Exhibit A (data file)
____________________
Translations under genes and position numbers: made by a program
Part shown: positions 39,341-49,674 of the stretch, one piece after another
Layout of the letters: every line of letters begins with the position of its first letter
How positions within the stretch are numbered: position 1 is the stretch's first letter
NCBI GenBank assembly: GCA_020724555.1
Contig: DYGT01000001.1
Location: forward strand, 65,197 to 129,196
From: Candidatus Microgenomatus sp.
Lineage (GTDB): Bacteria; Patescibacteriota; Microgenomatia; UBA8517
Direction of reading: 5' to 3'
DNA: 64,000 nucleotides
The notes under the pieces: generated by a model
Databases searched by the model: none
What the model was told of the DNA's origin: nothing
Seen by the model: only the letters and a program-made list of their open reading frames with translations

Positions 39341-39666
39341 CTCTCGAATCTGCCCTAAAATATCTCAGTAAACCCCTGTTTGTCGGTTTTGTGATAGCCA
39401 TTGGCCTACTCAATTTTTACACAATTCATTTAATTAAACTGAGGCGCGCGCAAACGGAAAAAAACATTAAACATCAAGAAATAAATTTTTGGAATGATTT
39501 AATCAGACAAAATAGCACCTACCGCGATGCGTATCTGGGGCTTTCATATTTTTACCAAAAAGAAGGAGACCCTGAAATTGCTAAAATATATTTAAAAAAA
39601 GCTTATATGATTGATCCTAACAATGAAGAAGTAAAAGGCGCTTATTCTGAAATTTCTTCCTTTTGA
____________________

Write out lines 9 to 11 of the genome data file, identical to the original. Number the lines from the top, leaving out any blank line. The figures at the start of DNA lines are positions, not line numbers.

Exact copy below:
Lineage (GTDB): Bacteria; Patescibacteriota; Microgenomatia; UBA8517
Direction of reading: 5' to 3'
DNA: 64,000 nucleotides